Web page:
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Wednesday, July 6, 2022

Media in Kashmir being ‘choked’ due to local administration curbs: India’s top press watchdog

A three-member Fact-Finding Committee of the Press Council of India has said that news media in Jammu and Kashmir, especially in the valley, is “slowly being choked” due to extensive curbs imposed by the local administration.

The FFC, in its report submitted last week, has also advised the Kashmir administration to immediately stop the “tendency” to see all critical reporting and opinions as “anti-national”.
“A conflict zone has many players and many aspects of events that unfold. A journalist cannot and should not ignore the government version; at the same time, he is not the spokesperson of the government,” it said.

Headed by Prakash Dubey (convenor) with members Suman Gupta and Gurbir Singh, the FFC was set up by the PCI — a statutory quasi-judicial body that acts as a press watchdog — six months after a complaint by PDP president Mehbooba Mufti in September last year.

The report submitted to the council is yet to be considered and adopted.

While advocating the restoration of lines of communication with the local press, the FFC said the administration was suspecting that a large number of local journalists were sympathizers of the militants’ cause. “This was admitted by Lt Governor Manoj Sinha, who frankly told the FFC that many journalists were of ‘anti-national’ persuasion. He conceded that when he was first appointed, he used to encourage open press conferences, but now had gone back to a ‘selective engagement’ with preferred journalists,” the report said.

The FFC took a holistic view of press freedom, especially after the abrogation of Article 370 in August 2019, and came out with a set of recommendations to prevent harassment of journalists and also advised the Jammu and Kashmir Police to not become representatives of other departments “by default”.

While drawing a distinction between a journalist and a militant, the FFC said those indulging in any criminal acts are not journalists pursuing their profession.

“If a journalist is bearing arms or carrying grenades and other ammunition, he is not a journalist; he is a militant, and should be treated as such,” the FFC said after meeting all stakeholders in its visits to twin capital cities of Jammu and Srinagar.

However, the security establishment cannot label writing against government policies, quoting a family or civilian sources in a story about excesses of the armed forces, or tweeting a point of view as fake news or anti-national activity and then arrest the journalist for sedition, it said.

It is not the business of journalists to support government policies or development work, it added.

According to the FFC, a journalist’s job is to report the news as it happens, even if it is unpalatable to government officials.

The report noted with concern that the public relations work of various government departments has been taken over by police. “This should cease as it is against the letter and spirit of the functioning of the various arms of a democratic government,” it said.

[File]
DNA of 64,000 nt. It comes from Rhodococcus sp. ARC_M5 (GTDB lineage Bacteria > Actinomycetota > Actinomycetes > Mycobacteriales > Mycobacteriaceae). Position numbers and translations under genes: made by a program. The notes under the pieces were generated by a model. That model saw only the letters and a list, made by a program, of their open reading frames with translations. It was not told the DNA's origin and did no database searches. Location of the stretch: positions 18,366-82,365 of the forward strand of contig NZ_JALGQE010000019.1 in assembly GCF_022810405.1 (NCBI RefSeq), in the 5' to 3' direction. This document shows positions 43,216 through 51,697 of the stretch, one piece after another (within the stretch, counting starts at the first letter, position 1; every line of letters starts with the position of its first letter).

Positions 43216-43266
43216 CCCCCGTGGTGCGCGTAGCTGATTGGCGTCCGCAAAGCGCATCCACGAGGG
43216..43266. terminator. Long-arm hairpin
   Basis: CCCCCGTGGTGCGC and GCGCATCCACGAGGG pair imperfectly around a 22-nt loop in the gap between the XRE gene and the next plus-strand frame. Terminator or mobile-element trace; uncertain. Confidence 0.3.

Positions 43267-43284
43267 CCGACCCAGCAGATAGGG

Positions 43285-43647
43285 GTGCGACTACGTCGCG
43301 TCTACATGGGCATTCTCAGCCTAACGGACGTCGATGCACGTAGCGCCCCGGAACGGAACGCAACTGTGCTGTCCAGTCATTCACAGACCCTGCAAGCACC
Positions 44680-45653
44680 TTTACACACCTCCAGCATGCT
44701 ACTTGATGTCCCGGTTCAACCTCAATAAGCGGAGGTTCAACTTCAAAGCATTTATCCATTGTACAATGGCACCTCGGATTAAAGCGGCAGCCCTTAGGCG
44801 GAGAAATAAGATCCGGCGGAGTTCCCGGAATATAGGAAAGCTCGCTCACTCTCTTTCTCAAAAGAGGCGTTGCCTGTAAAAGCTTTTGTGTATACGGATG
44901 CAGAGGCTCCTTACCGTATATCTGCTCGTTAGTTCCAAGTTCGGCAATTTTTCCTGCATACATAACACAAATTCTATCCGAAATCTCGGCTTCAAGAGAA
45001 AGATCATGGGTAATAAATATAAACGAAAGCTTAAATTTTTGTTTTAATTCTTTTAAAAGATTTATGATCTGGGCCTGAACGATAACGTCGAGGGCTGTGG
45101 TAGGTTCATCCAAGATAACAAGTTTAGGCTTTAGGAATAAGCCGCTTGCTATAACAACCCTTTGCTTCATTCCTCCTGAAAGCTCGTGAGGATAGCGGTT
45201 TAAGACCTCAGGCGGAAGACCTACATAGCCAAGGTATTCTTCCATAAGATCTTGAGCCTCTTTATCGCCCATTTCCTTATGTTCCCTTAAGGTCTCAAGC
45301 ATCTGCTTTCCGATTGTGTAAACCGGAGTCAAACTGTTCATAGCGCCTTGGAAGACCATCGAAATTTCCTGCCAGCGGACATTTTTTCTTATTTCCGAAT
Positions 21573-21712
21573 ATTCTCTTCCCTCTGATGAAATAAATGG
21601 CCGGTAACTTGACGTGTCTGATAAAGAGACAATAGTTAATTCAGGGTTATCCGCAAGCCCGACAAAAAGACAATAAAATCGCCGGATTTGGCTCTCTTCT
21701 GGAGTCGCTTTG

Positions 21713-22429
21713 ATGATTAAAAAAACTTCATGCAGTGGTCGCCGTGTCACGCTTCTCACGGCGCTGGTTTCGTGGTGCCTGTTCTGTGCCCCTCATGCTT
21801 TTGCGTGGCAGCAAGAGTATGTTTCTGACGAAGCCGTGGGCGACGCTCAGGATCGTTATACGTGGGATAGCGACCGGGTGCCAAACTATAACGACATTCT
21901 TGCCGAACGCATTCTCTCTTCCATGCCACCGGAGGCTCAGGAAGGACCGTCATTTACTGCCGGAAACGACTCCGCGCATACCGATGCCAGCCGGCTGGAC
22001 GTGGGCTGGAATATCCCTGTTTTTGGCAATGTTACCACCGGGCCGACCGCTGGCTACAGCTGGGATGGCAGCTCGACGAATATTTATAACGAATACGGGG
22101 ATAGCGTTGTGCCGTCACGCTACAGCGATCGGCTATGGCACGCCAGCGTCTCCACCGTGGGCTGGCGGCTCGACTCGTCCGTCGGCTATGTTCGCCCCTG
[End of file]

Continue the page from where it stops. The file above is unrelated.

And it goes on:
“Journalists rely on communication networks like the Internet, and access to events and persons to gather and transmit news,” the report said, seeking restoration of these normal privileges of newsgathering.

A government has the power to snuff these out as we have seen in the case of Jammu and Kashmir, it said.

Restricted internet facilities after the abrogation of Article 370, suspension of internet mobile connectivity whenever there is a conflict situation and denying access to journalists to scenes of an armed encounter are all methods that have developed to choke free and fair newsgathering in Jammu and Kashmir, it added.

The report said journalists are under high levels of stress due to constant pressure from government agencies and police as well as militants and they are still managing to do their job in such a hostile environment which is commendable.

“At a broader level, because of the continuing conflict, the business of news media has been severely disrupted in the region and sources of advertising are slowly withering away,” it said, adding print media especially, which has large overhead costs, is hardly sustainable anymore.

The report recommended stopping intimidation, arrests, and detention under draconian laws, underlining that it has recorded numerous cases of journalists being subject to interrogation, threatened, and made to fill irrelevant profiling documents.

“We have listed cases of journalists being summoned to the dreaded Cargo Centre for questioning — a location reserved for interrogation for armed militants,” it said.

“Officially, the police have conceded to the FFC that as many as 49 journalists have been arrested and charged since 2016, not a small number considering that J&K has a very small press corps,” it added.

Of these, the report said, eight have been arrested under the Unlawful Activities (Prevention) Act (UAPA), which makes bail almost impossible.

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